Because Tamar and Judah, back in Genesis 38, had a child illegitimately. The Tamar story is the beginning of the 10-generation curse of children born out of wedlock. Tamar prostituted herself with Judah; and so he had a son with his daughter-in-law. So Ruth is the remedying of that whole scene, ten generations away.
The neighbor women gave him a name, saying, “A son has been born to Naomi!” (Ruth 4:13-17)
So they named him Obed. He is the father of Jesse, the father of David.
Now these are the generations of (1) Perez: to Perez was born (2) Hezron,
and to Hezron was born (3) Ram, and to Ram, (4) Amminadab,
and to Amminadab was born (5) Nahshon, and to Nahshon, (6) Salmon,
and to Salmon was born (7) Boaz, and to Boaz, (8) Obed,
and to Obed was born (9) Jesse, and to Jesse, (10) David.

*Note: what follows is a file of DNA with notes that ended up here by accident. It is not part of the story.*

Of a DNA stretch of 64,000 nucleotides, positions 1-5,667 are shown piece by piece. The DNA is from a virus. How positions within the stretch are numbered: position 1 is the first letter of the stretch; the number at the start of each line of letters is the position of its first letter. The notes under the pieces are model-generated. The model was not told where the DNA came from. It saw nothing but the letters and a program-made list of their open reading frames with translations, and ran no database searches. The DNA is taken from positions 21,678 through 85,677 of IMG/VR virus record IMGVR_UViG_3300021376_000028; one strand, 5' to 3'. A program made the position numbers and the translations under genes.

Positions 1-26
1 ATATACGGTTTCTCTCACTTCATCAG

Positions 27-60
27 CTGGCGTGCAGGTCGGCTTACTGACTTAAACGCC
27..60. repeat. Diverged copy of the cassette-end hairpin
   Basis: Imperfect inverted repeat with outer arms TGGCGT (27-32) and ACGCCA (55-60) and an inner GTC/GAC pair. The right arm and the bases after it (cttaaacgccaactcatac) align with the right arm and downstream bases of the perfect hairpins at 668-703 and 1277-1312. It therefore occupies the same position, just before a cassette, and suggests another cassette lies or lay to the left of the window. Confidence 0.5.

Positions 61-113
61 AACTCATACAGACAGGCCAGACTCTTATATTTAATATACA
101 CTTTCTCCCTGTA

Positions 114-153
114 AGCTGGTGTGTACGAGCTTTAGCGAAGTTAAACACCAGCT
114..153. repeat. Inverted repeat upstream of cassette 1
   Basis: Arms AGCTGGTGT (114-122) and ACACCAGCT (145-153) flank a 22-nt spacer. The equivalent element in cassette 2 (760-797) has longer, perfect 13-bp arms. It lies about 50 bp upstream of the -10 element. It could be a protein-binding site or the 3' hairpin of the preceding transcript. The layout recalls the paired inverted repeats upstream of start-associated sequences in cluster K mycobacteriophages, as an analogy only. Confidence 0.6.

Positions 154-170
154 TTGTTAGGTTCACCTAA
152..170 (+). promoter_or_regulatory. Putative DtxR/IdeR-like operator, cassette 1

David is ten generations away from Tamar, whose son was Perez, the one who had the scarlet thread around his finger.
This is why we call Jesus’ salvation the scarlet thread: it’s the cord Perez had tied around his hand (38:25), the cord Rahab let down at Jericho (Joshua 2:21), and the lips of the beloved in Song of Songs are called ‘a scarlet thread’ (4:3).
The scarlet thread, the line of David is what lifts us from the fall. And this all happens in Bethlehem. The place where one day the great visitation happens, the incarnation of Jesus, the one who ultimately removes the greatest curse, the curse which fell upon all humanity.
And Ruth isn’t just part of the plan for removing the curse for Israel, but for the nations too. Let’s turn to chapter three, the climactic scene with Ruth at the threshing floor.